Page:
As I mentally prepare myself for study abroad at NUS, I reflect back on my first study abroad experience – to here, America, 10 years ago. I entered America feeling both excited and nervous, and, while those feelings have now all but faded away, I still struggle to call America home. In fact, I feel as though I never had a home, just places I dwelt in and a vague specter of my culture that haunts me.
Experiences like mine aren’t new to diasporic communities, and children of diaspora take on many strategies different to navigate their own struggles. Personally, I find it liberating to double down on the fact that I don’t have a place where I can trace my roots or feel nostalgic about. Since I don’t really feel like I’m from anywhere (I think many of us who struggle to give a straightforward answer when someone asks them “Where are you from?” can relate), I’m more comfortable entering new environments. It’s what I’ve been doing for the most of my life.
In that spirit, I want my time abroad at Singapore to be a personal journey as much as an academic one. Significantly, Singapore presents me with opportunities to rediscover my Korean identity outside of American contexts. I’m no longer forcefully tied to my citizenship under liberal multiculturalism (“We’re all equal, proud Americans under the same flag!”) but at the same time I’m faced with new challenges such as confronting my East Asian privilege in Southeast Asia (as a Singaporean friend jokingly advised me, “Don’t tell them you’re American. Just present yourself as Korean and you’ll quickly make friends with the locals”). Just preparing for study abroad has made me realize that there’s no neutral choice when it comes to presenting my identity – there are only different extents to which I can choose to acknowledge this fact.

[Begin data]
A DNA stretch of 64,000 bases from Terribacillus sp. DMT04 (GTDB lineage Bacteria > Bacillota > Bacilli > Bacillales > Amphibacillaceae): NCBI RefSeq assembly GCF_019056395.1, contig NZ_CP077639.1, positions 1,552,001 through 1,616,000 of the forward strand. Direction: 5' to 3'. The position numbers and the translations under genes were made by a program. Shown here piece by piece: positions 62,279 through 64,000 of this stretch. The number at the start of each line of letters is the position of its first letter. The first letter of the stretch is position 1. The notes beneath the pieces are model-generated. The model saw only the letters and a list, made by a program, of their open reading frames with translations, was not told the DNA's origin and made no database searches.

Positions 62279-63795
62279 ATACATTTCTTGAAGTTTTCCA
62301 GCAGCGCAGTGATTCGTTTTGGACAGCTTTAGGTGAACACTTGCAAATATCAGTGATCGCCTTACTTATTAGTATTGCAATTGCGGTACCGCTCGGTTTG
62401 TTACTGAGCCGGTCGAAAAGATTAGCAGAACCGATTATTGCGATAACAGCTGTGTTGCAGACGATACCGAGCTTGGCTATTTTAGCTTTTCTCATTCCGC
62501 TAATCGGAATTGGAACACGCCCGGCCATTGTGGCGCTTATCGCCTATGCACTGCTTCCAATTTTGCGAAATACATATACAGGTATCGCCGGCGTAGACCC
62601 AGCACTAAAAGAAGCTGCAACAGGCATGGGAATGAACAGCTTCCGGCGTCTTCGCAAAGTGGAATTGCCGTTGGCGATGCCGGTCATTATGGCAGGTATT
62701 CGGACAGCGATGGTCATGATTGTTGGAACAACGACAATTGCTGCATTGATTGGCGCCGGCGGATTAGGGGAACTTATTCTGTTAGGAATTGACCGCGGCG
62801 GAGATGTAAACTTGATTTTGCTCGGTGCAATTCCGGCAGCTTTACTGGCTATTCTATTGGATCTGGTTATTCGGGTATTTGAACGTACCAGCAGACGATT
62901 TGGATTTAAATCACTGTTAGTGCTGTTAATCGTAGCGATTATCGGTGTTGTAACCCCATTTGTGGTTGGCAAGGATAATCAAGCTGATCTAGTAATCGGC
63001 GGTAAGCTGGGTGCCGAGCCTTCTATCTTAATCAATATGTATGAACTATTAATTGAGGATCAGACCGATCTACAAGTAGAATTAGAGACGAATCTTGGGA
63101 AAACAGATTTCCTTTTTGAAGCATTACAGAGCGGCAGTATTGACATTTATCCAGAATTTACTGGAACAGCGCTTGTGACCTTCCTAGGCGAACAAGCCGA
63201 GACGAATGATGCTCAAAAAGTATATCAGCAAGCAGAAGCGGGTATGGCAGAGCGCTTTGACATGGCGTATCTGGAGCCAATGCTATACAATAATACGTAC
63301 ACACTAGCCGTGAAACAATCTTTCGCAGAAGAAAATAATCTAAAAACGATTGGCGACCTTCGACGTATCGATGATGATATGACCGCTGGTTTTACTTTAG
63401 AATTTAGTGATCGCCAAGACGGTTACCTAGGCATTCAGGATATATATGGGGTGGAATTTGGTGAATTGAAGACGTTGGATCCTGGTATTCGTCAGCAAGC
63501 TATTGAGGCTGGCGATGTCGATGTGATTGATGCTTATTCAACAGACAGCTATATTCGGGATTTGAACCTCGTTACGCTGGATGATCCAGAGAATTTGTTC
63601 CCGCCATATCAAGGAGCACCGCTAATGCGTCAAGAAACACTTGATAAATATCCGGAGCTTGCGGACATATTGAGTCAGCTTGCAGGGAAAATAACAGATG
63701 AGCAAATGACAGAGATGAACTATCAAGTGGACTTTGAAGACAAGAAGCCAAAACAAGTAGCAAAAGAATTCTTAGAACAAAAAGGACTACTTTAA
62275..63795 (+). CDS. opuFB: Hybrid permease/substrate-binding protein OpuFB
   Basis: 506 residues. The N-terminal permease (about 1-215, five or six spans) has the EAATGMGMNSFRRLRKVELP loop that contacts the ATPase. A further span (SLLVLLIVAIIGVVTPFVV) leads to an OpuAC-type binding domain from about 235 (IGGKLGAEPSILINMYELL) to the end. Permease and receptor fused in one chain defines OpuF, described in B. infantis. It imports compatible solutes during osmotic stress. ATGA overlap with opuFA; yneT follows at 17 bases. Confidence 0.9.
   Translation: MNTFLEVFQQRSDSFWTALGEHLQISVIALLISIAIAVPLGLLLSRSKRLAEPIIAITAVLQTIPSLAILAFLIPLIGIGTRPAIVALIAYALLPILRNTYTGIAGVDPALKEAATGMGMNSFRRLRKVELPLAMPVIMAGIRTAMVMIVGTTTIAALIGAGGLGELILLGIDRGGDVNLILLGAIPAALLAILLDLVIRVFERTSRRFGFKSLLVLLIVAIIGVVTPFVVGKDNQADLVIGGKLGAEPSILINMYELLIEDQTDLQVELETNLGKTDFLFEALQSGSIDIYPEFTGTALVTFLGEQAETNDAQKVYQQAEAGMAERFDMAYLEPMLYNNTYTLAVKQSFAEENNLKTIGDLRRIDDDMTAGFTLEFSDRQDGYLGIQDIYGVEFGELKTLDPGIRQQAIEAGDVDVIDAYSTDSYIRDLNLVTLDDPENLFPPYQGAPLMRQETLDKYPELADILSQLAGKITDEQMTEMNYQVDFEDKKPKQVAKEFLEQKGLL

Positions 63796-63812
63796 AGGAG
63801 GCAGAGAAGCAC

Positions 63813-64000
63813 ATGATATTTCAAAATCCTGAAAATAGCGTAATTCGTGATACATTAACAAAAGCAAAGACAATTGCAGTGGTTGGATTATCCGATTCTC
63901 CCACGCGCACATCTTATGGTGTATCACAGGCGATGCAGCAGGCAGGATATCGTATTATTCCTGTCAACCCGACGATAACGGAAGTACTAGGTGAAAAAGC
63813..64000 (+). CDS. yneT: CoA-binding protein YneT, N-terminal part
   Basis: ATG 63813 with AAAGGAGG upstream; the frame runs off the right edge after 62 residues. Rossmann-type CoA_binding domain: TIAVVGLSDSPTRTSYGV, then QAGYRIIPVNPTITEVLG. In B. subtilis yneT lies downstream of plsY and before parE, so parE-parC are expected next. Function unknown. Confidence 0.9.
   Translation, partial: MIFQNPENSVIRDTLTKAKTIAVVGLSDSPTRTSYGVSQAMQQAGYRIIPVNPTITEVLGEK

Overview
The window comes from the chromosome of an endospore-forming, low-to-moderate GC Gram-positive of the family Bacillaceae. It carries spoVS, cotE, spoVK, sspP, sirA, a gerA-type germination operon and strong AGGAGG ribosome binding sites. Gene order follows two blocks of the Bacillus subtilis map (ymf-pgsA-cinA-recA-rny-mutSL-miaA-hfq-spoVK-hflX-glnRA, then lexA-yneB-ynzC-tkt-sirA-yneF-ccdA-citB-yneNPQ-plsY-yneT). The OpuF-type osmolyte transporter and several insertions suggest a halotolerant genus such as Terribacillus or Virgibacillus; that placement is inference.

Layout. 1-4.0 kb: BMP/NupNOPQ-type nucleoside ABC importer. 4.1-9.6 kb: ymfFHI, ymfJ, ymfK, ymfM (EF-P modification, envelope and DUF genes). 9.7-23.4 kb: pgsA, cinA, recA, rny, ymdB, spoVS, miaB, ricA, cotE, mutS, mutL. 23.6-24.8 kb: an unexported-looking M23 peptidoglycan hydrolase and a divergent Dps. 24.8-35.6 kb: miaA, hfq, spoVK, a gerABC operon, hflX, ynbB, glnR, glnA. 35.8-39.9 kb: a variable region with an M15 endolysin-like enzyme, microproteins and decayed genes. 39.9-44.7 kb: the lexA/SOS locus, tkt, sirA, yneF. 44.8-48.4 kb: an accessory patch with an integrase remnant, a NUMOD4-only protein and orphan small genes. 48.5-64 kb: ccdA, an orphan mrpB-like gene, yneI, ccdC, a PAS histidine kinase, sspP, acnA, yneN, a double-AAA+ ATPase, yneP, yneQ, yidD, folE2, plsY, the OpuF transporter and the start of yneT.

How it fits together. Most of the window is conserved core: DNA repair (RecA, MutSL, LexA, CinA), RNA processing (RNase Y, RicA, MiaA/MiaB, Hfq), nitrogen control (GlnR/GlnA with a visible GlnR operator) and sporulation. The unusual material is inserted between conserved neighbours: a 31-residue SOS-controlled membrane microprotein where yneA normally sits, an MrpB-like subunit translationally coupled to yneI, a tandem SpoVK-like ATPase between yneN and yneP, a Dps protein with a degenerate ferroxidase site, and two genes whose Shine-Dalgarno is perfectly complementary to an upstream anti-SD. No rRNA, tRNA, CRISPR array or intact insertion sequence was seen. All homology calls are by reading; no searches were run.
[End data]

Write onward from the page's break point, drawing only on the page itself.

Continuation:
Above all, I have to be conscious of glorifying or criticizing Singapore as an outsider. As much as I am interested in Singaporean politics, society, culture, and language (if I wasn’t, I wouldn’t have applied to this program), I shouldn’t suddenly be pretending to be an anthropologist, assuming the guise of an apolitical participant-observer. I will still blog about my experiences, but I will commit myself to refrain from making any statements beyond my own personal thoughts (if at any point I am overreaching, please call me out!).
**On a tangential note, registration has so far been a very difficult process for an unorganized person like me. Word of advice for future exchange students to NUS: start getting into contact with other exchange students early (NUS makes Facebook groups for exchange students about a while after admissions are out), because it’s better to struggle together than alone. Most importantly, stay calm if something goes wrong because literally anything can happen, including accidentally getting sent a rejection letter when you, in fact, got into the program.